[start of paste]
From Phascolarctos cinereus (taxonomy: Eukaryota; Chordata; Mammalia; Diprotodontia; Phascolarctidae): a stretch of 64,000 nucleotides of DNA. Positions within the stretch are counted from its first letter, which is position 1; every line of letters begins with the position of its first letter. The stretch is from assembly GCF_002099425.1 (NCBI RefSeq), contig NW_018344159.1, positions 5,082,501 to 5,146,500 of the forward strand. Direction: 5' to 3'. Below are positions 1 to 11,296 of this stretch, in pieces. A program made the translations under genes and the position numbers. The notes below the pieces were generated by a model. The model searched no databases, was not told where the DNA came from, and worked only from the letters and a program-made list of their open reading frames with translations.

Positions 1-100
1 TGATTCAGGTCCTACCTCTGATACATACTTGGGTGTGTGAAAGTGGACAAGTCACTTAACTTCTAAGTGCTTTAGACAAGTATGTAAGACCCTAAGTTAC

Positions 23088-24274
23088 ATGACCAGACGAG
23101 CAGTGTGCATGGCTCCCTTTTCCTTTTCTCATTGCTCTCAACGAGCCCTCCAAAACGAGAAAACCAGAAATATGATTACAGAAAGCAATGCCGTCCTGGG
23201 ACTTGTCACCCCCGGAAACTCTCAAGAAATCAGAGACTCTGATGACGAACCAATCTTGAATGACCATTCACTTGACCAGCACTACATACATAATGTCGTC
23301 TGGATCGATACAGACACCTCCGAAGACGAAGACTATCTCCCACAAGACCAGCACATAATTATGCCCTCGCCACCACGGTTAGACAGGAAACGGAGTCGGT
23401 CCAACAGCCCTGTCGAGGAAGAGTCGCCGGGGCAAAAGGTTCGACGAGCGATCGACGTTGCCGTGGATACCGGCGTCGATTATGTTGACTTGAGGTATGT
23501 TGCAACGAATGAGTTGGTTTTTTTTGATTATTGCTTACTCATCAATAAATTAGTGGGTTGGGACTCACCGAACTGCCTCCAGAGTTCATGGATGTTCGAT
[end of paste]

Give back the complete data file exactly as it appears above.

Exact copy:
From Phascolarctos cinereus (taxonomy: Eukaryota; Chordata; Mammalia; Diprotodontia; Phascolarctidae): a stretch of 64,000 nucleotides of DNA. Positions within the stretch are counted from its first letter, which is position 1; every line of letters begins with the position of its first letter. The stretch is from assembly GCF_002099425.1 (NCBI RefSeq), contig NW_018344159.1, positions 5,082,501 to 5,146,500 of the forward strand. Direction: 5' to 3'. Below are positions 1 to 11,296 of this stretch, in pieces. A program made the translations under genes and the position numbers. The notes below the pieces were generated by a model. The model searched no databases, was not told where the DNA came from, and worked only from the letters and a program-made list of their open reading frames with translations.

Positions 1-100
1 TGATTCAGGTCCTACCTCTGATACATACTTGGGTGTGTGAAAGTGGACAAGTCACTTAACTTCTAAGTGCTTTAGACAAGTATGTAAGACCCTAAGTTAC

Positions 23088-24274
23088 ATGACCAGACGAG
23101 CAGTGTGCATGGCTCCCTTTTCCTTTTCTCATTGCTCTCAACGAGCCCTCCAAAACGAGAAAACCAGAAATATGATTACAGAAAGCAATGCCGTCCTGGG
23201 ACTTGTCACCCCCGGAAACTCTCAAGAAATCAGAGACTCTGATGACGAACCAATCTTGAATGACCATTCACTTGACCAGCACTACATACATAATGTCGTC
23301 TGGATCGATACAGACACCTCCGAAGACGAAGACTATCTCCCACAAGACCAGCACATAATTATGCCCTCGCCACCACGGTTAGACAGGAAACGGAGTCGGT
23401 CCAACAGCCCTGTCGAGGAAGAGTCGCCGGGGCAAAAGGTTCGACGAGCGATCGACGTTGCCGTGGATACCGGCGTCGATTATGTTGACTTGAGGTATGT
23501 TGCAACGAATGAGTTGGTTTTTTTTGATTATTGCTTACTCATCAATAAATTAGTGGGTTGGGACTCACCGAACTGCCTCCAGAGTTCATGGATGTTCGAT